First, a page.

Coming hot on the heels of The Minor (1974) Gloria Guida, or whoever managed her business affairs, wasted no time in striking the iron while it was hot. 1975 was her busiest year that saw her appearing in melodramas and darker morality plays. As always Guida would be shaking her famous rump in more lighter fare as well. As such glorious Gloria could be seen traipsing around, often with little in the way of fabric, in the cynical So Young, So Lovely, So Vicious… (1975), the fun-loving La Liceale (1975), That Malicious Age (1975), as well as the semi-comical Blue Jeans (1975) that would make her ass a thing of international renown. That Gloria would wind up in a nun’s habit was all but inevitable as with Secret Confessions in a Cloistered Convent (1972), The Nuns of Saint Archangel (1973), The Sinful Nuns of Saint Valentine (1974), and the compartively late Love Letters of a Portuguese Nun (1977) from Spain nunsploitation came exploding into the mainstream. That la Guida would be forced to look for more interesting scripts/roles was apparent, by 1975 she had played about every male wish fullfilment fantasy figure multiple times already. It’s unfortunate that she never ended up working with Luigi Batzella, Renato Polselli, and José Ramón Larraz.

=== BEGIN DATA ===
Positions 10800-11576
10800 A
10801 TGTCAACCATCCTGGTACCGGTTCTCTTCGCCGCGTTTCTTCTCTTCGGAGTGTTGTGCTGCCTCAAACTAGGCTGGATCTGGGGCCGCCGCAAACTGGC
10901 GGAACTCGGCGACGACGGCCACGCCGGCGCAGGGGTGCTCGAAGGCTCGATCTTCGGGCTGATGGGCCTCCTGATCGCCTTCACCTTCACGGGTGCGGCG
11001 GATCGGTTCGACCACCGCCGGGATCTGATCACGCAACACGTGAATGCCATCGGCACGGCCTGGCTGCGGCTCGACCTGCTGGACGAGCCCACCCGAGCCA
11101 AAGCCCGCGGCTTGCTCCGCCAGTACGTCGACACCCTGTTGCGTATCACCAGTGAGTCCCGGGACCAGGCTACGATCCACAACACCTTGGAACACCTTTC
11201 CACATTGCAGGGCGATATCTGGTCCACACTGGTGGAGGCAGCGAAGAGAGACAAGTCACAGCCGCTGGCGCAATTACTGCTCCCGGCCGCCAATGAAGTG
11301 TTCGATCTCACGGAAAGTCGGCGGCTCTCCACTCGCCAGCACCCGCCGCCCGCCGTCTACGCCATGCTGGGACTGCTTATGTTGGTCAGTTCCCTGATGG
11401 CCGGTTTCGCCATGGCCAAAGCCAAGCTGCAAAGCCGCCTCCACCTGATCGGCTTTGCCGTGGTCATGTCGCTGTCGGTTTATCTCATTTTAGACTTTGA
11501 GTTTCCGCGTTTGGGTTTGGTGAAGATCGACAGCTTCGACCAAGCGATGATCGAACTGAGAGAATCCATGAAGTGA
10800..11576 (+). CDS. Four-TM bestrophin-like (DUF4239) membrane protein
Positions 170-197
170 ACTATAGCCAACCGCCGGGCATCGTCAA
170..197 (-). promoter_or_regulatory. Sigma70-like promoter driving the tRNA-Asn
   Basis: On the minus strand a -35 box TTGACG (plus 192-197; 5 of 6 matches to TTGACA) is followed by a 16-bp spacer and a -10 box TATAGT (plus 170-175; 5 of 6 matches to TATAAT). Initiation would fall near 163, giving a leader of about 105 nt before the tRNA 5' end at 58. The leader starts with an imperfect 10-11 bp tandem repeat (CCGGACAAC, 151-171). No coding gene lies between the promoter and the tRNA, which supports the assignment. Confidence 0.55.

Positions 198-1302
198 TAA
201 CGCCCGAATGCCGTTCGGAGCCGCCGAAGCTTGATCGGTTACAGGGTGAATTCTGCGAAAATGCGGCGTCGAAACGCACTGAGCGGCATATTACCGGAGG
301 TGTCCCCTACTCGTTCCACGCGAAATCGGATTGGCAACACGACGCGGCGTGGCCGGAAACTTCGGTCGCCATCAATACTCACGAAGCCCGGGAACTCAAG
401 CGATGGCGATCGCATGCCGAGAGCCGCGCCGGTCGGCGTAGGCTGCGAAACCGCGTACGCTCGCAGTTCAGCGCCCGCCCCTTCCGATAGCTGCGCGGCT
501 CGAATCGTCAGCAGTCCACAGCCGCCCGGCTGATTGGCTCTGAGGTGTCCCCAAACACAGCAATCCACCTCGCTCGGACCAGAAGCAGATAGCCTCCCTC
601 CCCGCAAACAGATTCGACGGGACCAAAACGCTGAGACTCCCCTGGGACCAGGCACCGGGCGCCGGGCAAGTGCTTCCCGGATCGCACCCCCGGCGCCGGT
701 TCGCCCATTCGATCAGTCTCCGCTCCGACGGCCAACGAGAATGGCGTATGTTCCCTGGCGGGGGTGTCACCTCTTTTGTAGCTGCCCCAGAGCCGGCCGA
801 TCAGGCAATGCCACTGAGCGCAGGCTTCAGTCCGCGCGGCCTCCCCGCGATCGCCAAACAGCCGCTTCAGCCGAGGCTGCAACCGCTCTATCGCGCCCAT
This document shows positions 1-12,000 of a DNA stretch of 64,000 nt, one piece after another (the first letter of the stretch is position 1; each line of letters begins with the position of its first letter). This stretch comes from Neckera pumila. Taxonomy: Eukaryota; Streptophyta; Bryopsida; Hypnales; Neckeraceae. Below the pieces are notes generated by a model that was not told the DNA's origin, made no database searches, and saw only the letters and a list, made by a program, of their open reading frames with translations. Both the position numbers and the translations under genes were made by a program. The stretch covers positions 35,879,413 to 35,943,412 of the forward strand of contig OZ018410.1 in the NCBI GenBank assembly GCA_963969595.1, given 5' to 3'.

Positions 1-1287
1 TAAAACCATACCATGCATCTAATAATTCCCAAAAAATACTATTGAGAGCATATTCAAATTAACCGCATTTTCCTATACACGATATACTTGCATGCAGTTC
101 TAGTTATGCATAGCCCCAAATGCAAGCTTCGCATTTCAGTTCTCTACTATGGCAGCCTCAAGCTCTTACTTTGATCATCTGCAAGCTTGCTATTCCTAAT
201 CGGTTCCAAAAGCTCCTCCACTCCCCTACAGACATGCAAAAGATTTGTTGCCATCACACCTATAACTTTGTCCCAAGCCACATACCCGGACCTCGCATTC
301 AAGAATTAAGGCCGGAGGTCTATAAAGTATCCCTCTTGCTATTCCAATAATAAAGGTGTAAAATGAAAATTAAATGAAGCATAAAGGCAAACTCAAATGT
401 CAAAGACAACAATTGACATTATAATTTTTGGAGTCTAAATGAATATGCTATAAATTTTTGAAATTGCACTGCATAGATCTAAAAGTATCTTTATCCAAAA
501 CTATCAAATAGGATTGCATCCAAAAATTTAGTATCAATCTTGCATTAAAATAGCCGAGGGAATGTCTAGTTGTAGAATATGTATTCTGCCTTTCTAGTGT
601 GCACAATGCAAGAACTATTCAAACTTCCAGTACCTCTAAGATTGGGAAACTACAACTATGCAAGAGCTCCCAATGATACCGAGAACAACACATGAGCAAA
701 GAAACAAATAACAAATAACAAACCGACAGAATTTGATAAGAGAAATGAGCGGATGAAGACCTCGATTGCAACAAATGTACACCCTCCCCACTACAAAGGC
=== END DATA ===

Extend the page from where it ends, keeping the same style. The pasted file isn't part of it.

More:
Gloria was at her best when she was surrounded by, and could play off, people with more genuine talent than she had. The only veteran, and possible international draw, here is blacklisted American character actor Lionel Stander and his performance is so passive poor Gloria has nothing to work with. La Guida shone when she was surrounded by people as Nino Castelnuovo, Giuseppe Pambiere, Corrado Pani, or Lando Buzzanca – but since none such figure can be found in The Novice it makes glorious Gloria something of a nonentity at the best of times. No wonder then that for a majority of the duration she appears as a supporting character rather than the focal point. Gino Milli does most of the heavy lifting for about three-quarters, and only in the finale do we see Guida do what she does best: running around naked and causing trouble. What remains puzzling is that Guida never crossed over into the giallo, horror, or erotic subgenre, something which many of her commedia sexy all’Italiana colleagues (Barbara Bouchet, Edwige Fenech, Femi Benussi, Nieves Navarro, Rosalba Neri in case of the former, and Ely Galeani or Ilona Staller in the latter) were often prone to do. As these things go The Novice is one of the more interesting Gloria Guida features, if only because it does something more than parading Guida around in the buff.